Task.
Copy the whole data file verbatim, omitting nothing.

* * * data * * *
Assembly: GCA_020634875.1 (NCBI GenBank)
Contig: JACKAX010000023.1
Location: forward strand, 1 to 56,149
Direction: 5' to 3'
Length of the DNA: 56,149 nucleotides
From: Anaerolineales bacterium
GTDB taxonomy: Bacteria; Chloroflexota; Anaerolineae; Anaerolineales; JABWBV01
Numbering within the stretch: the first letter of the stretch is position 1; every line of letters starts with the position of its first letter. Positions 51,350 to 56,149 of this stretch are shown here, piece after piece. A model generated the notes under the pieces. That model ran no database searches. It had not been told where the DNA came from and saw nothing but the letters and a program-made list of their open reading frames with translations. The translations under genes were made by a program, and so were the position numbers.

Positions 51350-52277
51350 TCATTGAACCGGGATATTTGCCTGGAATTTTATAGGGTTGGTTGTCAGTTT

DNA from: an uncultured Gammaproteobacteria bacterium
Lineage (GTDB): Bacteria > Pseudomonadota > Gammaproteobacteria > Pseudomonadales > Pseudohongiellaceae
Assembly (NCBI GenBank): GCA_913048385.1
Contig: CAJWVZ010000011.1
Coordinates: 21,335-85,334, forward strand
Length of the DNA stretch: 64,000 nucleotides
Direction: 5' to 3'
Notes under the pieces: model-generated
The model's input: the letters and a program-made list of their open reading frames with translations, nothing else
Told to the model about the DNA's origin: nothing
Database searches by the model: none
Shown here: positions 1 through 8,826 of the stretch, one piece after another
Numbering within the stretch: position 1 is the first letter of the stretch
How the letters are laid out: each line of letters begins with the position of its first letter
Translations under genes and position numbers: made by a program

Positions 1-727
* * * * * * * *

Assembly: GCA_020634875.1 (NCBI GenBank)
Contig: JACKAX010000023.1
Location: forward strand, 1 to 56,149
Direction: 5' to 3'
Length of the DNA: 56,149 nucleotides
From: Anaerolineales bacterium
GTDB taxonomy: Bacteria; Chloroflexota; Anaerolineae; Anaerolineales; JABWBV01
Numbering within the stretch: the first letter of the stretch is position 1; every line of letters starts with the position of its first letter. Positions 51,350 to 56,149 of this stretch are shown here, piece after piece. A model generated the notes under the pieces. That model ran no database searches. It had not been told where the DNA came from and saw nothing but the letters and a program-made list of their open reading frames with translations. The translations under genes were made by a program, and so were the position numbers.

Positions 51350-52277
51350 TCATTGAACCGGGATATTTGCCTGGAATTTTATAGGGTTGGTTGTCAGTTT

DNA from: an uncultured Gammaproteobacteria bacterium
Lineage (GTDB): Bacteria > Pseudomonadota > Gammaproteobacteria > Pseudomonadales > Pseudohongiellaceae
Assembly (NCBI GenBank): GCA_913048385.1
Contig: CAJWVZ010000011.1
Coordinates: 21,335-85,334, forward strand
Length of the DNA stretch: 64,000 nucleotides
Direction: 5' to 3'
Notes under the pieces: model-generated
The model's input: the letters and a program-made list of their open reading frames with translations, nothing else
Told to the model about the DNA's origin: nothing
Database searches by the model: none
Shown here: positions 1 through 8,826 of the stretch, one piece after another
Numbering within the stretch: position 1 is the first letter of the stretch
How the letters are laid out: each line of letters begins with the position of its first letter
Translations under genes and position numbers: made by a program

Positions 1-727